Dockworkers disrupt Los Angeles and Long Beach ports, highlighting tough contract talks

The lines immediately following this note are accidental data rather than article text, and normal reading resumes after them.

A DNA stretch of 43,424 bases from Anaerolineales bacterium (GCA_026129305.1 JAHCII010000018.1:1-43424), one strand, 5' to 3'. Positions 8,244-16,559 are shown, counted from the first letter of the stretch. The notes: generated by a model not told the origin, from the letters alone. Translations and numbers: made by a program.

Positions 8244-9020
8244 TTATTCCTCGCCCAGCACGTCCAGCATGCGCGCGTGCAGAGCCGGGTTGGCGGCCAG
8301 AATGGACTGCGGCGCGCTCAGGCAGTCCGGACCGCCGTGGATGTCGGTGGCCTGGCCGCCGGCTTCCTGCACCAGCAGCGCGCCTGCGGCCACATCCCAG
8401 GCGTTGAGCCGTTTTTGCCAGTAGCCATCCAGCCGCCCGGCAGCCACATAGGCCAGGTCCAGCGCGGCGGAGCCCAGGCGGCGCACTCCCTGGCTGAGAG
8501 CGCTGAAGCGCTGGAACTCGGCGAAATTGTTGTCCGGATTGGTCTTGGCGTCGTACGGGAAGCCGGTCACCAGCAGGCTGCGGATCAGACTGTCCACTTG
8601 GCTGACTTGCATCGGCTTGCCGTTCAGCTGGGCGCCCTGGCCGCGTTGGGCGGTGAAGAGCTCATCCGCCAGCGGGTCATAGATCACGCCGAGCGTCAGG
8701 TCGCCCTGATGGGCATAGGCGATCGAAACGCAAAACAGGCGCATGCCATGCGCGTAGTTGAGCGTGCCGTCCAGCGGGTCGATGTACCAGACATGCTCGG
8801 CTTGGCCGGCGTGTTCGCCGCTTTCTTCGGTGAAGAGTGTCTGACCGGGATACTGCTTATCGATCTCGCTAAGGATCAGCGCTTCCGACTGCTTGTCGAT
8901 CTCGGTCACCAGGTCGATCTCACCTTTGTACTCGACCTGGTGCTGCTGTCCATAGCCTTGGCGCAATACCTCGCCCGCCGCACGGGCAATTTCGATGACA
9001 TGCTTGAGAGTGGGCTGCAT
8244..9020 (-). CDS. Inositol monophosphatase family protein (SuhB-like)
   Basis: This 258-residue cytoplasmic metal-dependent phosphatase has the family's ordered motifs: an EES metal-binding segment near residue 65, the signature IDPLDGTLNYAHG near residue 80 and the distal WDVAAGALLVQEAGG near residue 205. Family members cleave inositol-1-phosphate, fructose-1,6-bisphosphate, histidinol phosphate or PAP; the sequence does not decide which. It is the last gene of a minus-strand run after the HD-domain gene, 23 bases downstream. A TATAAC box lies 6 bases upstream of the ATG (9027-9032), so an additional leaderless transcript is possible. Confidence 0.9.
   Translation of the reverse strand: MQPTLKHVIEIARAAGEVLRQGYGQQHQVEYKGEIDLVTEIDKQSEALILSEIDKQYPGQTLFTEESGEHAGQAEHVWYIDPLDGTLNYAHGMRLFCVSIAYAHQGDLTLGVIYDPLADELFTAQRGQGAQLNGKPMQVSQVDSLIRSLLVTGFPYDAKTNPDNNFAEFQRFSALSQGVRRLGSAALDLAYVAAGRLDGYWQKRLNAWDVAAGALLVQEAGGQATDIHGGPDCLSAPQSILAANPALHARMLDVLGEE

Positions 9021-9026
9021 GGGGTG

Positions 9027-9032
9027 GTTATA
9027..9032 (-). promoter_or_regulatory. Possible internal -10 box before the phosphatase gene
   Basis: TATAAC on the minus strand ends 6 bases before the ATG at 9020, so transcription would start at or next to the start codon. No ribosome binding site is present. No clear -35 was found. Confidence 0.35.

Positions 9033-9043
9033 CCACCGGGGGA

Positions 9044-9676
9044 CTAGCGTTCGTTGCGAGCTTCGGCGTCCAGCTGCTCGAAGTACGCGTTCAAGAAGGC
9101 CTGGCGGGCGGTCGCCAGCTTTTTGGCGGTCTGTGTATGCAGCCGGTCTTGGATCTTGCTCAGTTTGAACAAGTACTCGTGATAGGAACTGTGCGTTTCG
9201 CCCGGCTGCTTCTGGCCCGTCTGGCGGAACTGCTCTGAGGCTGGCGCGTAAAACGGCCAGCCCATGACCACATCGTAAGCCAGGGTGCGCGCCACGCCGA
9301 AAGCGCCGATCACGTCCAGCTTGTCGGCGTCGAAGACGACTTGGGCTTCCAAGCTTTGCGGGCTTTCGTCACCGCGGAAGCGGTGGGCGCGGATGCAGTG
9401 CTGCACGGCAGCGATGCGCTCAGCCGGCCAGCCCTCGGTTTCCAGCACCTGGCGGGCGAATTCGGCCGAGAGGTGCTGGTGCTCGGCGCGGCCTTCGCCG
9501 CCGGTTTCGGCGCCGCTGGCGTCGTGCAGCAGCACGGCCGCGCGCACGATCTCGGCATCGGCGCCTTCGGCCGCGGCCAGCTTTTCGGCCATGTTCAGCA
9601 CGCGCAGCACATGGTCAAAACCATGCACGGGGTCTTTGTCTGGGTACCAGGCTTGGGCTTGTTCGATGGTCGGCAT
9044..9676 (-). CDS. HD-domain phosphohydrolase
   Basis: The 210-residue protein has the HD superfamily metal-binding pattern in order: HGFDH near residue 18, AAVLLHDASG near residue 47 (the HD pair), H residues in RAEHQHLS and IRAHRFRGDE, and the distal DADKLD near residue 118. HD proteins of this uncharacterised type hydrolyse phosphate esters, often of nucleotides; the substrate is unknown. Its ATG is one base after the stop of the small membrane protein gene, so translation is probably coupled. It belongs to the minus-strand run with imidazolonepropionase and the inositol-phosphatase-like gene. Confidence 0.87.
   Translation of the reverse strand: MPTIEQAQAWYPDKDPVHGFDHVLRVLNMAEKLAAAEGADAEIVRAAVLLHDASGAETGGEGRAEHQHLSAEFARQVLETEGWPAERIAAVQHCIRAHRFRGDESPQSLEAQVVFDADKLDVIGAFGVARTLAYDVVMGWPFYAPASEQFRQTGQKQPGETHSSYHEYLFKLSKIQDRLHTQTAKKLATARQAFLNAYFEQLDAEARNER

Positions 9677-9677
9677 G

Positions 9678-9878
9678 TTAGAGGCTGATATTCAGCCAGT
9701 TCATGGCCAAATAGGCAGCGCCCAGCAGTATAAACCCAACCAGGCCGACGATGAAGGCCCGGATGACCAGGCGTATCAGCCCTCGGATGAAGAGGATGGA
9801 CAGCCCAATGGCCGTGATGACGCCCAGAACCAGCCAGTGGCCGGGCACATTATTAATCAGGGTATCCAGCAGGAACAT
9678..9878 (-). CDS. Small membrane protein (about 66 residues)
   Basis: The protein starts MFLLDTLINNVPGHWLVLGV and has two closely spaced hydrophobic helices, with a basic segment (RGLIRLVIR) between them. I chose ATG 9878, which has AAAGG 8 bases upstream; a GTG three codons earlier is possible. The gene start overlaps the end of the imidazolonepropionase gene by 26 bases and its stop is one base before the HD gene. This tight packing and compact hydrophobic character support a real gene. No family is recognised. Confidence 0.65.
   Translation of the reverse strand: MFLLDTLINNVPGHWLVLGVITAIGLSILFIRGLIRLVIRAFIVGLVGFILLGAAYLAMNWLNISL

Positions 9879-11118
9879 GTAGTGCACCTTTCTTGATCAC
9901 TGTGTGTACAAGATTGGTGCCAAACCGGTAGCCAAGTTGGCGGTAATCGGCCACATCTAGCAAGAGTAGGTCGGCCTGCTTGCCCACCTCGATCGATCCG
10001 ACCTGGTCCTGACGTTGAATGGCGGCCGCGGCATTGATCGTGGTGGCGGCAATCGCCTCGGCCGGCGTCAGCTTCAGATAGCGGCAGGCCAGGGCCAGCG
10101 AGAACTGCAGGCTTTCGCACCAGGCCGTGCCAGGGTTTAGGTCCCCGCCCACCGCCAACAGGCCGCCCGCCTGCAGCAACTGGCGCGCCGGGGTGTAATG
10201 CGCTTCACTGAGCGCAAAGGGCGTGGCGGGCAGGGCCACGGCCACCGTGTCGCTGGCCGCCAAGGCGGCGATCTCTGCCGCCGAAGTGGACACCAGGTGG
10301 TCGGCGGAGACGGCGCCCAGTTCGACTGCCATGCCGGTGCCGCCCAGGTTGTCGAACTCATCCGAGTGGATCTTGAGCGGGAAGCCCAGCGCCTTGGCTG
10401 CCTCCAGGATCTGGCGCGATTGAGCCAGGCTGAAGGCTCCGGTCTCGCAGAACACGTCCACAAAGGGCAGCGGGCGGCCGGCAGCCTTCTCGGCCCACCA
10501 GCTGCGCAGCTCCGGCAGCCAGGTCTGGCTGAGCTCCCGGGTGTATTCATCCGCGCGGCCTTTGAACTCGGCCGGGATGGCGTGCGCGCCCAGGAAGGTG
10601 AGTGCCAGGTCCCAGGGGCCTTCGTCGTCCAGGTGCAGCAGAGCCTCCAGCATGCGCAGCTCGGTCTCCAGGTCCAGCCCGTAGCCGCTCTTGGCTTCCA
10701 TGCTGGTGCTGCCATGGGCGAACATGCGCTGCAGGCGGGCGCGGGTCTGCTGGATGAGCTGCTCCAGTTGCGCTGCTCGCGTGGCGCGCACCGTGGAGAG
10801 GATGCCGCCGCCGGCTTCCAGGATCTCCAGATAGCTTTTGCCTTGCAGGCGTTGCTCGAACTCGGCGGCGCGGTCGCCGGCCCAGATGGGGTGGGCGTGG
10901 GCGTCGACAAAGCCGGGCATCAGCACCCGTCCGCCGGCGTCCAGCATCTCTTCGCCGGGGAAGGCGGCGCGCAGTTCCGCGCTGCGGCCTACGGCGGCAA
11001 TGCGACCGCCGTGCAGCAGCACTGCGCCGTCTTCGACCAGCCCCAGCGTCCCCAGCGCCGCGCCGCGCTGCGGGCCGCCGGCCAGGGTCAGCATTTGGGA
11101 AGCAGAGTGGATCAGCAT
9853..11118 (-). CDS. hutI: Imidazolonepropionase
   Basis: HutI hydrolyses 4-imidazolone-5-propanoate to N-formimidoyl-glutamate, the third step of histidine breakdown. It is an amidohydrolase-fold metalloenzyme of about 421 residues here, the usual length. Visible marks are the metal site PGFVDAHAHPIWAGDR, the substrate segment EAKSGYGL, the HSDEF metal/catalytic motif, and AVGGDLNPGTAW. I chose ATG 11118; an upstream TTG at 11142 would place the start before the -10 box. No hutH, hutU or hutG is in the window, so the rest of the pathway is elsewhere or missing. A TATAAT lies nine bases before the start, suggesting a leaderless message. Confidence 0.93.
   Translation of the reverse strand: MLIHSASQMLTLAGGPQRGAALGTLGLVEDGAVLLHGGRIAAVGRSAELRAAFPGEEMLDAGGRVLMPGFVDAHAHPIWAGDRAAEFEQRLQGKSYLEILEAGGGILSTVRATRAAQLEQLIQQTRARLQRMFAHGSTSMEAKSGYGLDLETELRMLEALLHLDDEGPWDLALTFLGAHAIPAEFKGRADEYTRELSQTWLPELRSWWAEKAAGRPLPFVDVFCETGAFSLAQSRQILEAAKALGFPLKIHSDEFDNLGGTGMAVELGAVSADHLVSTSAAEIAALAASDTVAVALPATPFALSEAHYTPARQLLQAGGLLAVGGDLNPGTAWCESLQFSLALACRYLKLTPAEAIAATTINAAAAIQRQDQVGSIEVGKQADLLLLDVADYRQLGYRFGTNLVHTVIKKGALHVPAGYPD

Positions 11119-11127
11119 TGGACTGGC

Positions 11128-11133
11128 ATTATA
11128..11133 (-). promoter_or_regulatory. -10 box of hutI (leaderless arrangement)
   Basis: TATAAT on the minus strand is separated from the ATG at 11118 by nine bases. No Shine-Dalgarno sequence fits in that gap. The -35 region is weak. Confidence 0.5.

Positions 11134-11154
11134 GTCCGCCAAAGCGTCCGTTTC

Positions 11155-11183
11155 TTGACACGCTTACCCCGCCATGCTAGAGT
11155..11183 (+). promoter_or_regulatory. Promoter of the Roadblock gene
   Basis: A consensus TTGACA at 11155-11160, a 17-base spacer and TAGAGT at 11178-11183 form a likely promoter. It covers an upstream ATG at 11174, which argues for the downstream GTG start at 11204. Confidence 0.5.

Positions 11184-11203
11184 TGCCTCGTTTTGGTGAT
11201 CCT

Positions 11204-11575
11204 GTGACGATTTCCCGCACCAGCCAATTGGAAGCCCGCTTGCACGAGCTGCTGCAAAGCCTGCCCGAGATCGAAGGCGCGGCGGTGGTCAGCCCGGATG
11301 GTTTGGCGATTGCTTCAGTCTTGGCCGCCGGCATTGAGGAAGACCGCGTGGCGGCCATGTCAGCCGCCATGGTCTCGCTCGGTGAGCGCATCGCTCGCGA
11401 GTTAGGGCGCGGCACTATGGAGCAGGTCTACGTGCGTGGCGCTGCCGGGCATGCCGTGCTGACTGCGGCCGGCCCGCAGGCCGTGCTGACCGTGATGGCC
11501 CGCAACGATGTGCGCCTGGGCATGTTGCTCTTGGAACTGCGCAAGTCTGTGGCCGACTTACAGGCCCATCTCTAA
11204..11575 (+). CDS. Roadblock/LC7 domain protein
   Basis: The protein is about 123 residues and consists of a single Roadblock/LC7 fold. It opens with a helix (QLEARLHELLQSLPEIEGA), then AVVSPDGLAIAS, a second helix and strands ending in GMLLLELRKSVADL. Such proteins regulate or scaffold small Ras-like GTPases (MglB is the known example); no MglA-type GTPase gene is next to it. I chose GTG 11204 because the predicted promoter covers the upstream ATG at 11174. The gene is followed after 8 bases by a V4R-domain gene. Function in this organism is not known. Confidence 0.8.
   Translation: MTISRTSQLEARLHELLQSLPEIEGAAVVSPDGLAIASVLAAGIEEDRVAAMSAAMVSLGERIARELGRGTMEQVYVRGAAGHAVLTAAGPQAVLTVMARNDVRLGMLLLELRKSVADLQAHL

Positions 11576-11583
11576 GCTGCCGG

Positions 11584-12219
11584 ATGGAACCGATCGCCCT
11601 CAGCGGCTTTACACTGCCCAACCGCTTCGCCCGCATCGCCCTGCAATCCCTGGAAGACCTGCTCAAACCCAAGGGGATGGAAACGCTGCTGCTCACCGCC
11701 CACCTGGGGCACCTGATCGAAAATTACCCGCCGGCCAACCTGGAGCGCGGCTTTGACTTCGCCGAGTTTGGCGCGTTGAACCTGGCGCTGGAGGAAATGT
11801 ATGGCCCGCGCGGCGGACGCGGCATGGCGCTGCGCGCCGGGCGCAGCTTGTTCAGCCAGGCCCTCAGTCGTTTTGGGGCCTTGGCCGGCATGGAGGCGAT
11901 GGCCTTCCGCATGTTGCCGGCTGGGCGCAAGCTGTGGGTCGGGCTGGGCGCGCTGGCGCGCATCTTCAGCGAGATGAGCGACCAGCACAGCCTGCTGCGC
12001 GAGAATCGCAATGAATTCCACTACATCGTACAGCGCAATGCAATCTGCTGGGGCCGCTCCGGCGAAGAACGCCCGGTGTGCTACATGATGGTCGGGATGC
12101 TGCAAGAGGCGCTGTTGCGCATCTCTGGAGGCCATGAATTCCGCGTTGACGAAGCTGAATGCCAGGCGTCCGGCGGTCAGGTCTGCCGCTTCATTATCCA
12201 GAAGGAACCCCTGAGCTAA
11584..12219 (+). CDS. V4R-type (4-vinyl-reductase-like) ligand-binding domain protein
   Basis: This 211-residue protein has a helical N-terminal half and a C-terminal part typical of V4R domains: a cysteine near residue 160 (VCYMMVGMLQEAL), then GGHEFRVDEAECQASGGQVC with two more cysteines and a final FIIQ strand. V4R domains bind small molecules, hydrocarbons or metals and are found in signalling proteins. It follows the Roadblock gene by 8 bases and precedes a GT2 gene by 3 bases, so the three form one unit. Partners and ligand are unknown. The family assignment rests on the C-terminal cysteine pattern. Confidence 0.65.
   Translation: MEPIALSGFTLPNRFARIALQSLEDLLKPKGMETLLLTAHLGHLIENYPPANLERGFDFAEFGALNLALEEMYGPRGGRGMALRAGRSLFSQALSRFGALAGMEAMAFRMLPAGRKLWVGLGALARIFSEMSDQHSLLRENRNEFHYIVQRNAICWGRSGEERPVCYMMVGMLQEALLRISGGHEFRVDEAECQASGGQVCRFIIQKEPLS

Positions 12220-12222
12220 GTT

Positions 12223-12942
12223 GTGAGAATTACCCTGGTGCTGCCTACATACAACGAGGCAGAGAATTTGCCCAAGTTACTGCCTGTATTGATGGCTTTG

LONG BEACH, CALIF. – JUNE 2, 2023. Trucks sit along the side of the road in the Port of Los Angeles after Southern California dockworkers disrupted cargo activity Friday, June 2, 2023, at both local ports – major entry points for the countrys imports – after contract talks deteriorated in recent days. (Luis Sinco / Los Angeles Times)(Luis Sinco) Dockworkers disrupt Los Angeles and Long Beach ports, highlighting tough contract talks Transportation Helen Li June 2, 2023 Southern California dockworkers disrupted cargo activity Friday at the Los Angeles and Long Beach ports major entry points for the country’s imports as well as at some other West Coast ports after contract talks deteriorated in recent days.The Pacific Maritime Assn., which represents shipping companies and port terminal operators, said the International Longshore and Warehouse Union “is staging concerted and disruptive work actions that have effectively shut down operations” at several terminals in Los Angeles, Long Beach, Oakland, Tacoma and Seattle and Tacoma, Wash. The union held stop-work meetings Thursday night, and on Friday, members either didn’t show up for work or staged individual work slowdowns. The combination snarled traffic at the ports, forcing some terminals to shut down.Spokespeople for the Los Angeles and Long Beach ports, which combine to form the nation’s largest cargo complex, said late Friday that the ports were operating despite labor shortages. An Oakland port spokesperson said the cargo operations had halted because there weren’t enough dockworkers to handle containers, and normal operations weren’t expected to resume until Monday. “As we continue to monitor terminal activity, we urge the PMA and ILWU to continue negotiating in good faith toward a fair agreement,” Port of Long Beach port Executive Director Mario Cordero said in a statement. Southern California ports reopen. Shutdown highlights high-stakes contract talks Although the labor disturbance was temporary, it underscores a high-stakes dance between wealthy shipping companies and a powerful labor union, with ramifications for 175,000 Southern California workers employed at the harbors themselves as well as in related businesses moving freight valued at $469 billion a year, port data show.The powerful union’s latest work action is the boldest so far to sway contract negotiations, focused primarily on pay after reaching a tentative agreement on the role of automation that began more than a year ago. More than 22,000 dockworkers at and 29 West Coast ports have been working without a contract since July 1. ILWU Local 13, which represents Southern California dockworkers, said about 12,000 of its members have “taken it upon themselves to voice their displeasure with the ocean carriers and terminal operators position.”In April, local dockworkers forced an approximately 24-hour shutdown at the Los Angeles and Long Beach ports, exacerbat ing fears that failure of the high-stakes labor contract negotiations could bring about a paralyzing impasse like the one in 2002, when President Bush stepped in to end an 11-day employer lockout of West Coast longshoremen. The month before, the Pacific Maritime Assn. complained, union members started taking their meal breaks all at the same time, rather than staggering them. The employer group described it as a “work action.” The two Southern California ports handle nearly 40% of of U.S. cargo container imports from Asia. Workers want raises. Shippers want robots. The supply chain hinges on reaching a deal In a statement, ILWU International President Willie Adams noted that said negotiations are still ongoing underway . We are getting there, but its important to understand that West Coast dockworkers kept the economy going during the pandemic and lost their lives doing so. We arent going to settle for an economic package that doesnt recognize the heroic efforts and personal sacrifices of the ILWU workforce that lifted the shipping industry to record profits,” Adams said. Contract uncertainty at West Coast ports is having a long term effect, experts argue say . As labor negotiations have dragged on and union members have staged job actions, some nervous retailers and manufacturers have rerouted goods, causing imports and exports through the Los Angeles and Long Beach ports to fall in recent months. “When you have periodic disruptions, this will discourage shippers from using Oakland, Tacoma, Long Beach. Its going to be very difficult for the ports to convince to shippers that these ports will be reliable gateways for international trade,” said international trade economist Jock O’Connell at Beacon Economics. Ports on the West Coast, which historically held a geographical advantage because of their proximity to Asia, are increasingly competing against others such as the Panama Canal and along the Gulf of Mexico for Trans-Pacific transpacific containerized imports and exports. “An event like today reminds shippers that it is riskier to ship through West Coast even though it takes longer,” O’Connell said. “This will affect revenue and jobs locally. A retail trade group on Friday urged a quick resolution. “Our nations West Coast ports are a crucial link in the retail supply chain. Any interruption or disruption in their operations immediately has a ripple effect that impedes retailers ability to quickly and efficiently deliver for American consumers,” said Jessica Dankert, supply chain vice president for the Retail Industry Leaders Assn.